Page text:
**Date:** Thu, 12 Jan 2006 16:32:49 -0800
**Reply-To:** David L Cassell <davidlcassell@MSN.COM>
**Sender:** "SAS(r) Discussion" <SAS-L@LISTSERV.UGA.EDU>
**From:** David L Cassell <davidlcassell@MSN.COM>
**Subject:** Re: Monte carlo on Flutter Prediction Process.
**In-Reply-To:** <200601121205.k0CBk7Ma031956@mailgw.cc.uga.edu>
**Content-Type:** text/plain; format=flowed
asimaliabbasi@GMAIL.COM wrote:
>I have been asked to apply Monte Carlo on Flutter Prediction Process,
>but I dont know much about it. Can any body help me in this regard?

Well, I'm sure you were given a bit more direction than what you say above.
But the basic idea is one of repeated sampling from a data set and using
that
set of replicates to run through the process and see what sort of
variability
one can expect.

I can't be more specific until you write back to SAS-L and explain *exactly*
what you are being asked to do.

One use of Monte Carlo methods that you have probably seen without realizing
it is computing the area under the curve. Instead of working with the
integral
of a function y=f(x), you set up a rectangle (x from a to b, where these are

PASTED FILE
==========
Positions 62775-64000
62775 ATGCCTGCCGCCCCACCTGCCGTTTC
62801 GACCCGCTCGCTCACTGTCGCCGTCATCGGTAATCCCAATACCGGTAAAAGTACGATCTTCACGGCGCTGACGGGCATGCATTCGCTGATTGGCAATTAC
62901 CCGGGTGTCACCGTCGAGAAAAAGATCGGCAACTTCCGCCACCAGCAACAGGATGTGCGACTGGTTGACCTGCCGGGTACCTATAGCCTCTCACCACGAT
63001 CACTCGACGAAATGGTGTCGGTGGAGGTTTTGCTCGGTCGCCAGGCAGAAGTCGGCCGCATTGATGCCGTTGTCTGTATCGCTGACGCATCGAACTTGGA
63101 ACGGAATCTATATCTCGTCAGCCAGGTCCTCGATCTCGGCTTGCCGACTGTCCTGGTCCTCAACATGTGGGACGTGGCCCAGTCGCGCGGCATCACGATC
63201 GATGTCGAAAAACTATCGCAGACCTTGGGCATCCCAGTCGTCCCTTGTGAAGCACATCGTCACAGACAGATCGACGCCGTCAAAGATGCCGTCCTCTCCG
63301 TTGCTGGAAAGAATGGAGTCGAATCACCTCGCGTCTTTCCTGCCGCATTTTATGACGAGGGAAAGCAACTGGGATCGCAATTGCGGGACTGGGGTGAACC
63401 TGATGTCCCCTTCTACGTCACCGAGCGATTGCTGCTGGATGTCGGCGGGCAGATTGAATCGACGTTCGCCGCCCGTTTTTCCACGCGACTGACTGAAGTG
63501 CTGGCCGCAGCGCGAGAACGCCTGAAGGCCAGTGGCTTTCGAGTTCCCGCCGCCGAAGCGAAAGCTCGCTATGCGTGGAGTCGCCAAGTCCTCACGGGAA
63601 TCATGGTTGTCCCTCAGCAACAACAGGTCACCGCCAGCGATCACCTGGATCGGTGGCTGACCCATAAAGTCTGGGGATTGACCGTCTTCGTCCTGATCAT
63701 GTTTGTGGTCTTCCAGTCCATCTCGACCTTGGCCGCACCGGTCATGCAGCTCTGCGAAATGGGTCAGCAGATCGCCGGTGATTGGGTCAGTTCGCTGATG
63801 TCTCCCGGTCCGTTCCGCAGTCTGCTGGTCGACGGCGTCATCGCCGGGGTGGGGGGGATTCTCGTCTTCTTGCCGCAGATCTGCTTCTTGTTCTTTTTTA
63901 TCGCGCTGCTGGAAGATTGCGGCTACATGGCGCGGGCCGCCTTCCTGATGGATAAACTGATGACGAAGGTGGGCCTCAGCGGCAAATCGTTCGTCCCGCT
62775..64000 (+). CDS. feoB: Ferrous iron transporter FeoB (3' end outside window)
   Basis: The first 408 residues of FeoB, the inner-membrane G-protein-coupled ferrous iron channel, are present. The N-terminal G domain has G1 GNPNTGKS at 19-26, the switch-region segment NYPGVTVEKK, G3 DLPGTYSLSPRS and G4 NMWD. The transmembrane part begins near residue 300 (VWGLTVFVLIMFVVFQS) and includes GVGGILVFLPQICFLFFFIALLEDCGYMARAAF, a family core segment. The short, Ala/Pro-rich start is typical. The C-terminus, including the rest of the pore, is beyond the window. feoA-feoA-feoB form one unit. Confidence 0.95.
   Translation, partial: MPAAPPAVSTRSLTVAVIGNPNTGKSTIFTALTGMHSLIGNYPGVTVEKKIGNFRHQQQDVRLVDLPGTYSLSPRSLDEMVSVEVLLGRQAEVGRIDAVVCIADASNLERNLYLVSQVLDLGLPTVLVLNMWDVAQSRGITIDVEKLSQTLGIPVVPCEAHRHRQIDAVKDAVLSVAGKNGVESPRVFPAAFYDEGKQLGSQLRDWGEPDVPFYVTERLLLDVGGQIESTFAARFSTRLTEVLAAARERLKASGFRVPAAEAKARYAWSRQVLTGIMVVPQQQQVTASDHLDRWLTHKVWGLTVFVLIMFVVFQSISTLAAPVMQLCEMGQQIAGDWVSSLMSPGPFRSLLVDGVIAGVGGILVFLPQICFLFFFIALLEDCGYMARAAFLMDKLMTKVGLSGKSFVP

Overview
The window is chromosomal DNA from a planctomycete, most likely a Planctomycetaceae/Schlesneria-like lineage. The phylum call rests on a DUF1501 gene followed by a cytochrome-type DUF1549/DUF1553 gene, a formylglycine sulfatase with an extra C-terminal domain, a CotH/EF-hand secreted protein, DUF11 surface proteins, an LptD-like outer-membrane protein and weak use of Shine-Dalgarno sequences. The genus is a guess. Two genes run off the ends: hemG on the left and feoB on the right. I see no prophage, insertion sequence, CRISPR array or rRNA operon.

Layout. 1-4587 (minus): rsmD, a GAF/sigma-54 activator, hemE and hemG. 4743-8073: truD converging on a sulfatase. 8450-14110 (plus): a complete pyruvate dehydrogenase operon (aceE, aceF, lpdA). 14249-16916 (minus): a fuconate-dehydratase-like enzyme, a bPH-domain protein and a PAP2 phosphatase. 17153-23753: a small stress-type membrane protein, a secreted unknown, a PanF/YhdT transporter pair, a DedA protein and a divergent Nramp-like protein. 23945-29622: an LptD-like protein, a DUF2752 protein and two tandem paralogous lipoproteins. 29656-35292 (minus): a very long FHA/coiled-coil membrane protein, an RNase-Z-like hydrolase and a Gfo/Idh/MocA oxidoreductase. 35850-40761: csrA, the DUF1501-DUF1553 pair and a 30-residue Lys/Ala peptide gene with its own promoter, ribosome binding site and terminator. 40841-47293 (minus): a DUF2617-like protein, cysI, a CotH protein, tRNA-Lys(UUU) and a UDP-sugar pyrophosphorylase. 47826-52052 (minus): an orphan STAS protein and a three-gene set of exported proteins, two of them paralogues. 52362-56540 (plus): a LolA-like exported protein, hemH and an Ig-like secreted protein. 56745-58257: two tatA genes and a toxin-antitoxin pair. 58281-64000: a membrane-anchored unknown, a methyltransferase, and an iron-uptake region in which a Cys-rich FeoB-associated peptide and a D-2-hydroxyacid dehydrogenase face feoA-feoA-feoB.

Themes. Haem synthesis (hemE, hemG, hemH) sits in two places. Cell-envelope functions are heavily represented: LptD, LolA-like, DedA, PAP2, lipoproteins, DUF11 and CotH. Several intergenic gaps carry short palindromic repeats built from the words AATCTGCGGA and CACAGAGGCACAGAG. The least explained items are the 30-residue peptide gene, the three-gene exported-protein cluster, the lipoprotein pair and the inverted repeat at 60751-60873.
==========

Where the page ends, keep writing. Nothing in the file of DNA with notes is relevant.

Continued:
the
bounds for the problem; y from, say, 0 to something more than the max of the
curve in this range - let's call it M). So the box has area (b-a)*(M-0).
Now
throw 10,000 random points in there. How many of them are below the line?
7,348 you tell me. Then our estimate of the area under the curve from a to
b
is

area = (b-a)*(M-0) * 7348/10000

Now you'll have a better idea of what this is, and you can think about what
the
goal of the Monte Carlo simulation really is. When you write back, I'll
probably
specify something using PROC SURVEYSELECT and by-processing. I'm really
predictable.

HTH,
David
--
David L. Cassell
mathematical statistician
Design Pathways
3115 NW Norwood Pl.
Corvallis OR 97330

_________________________________________________________________
On the road to retirement? Check out MSN Life Events for advice on how to
get there! http://lifeevents.msn.com/category.aspx?cid=Retirement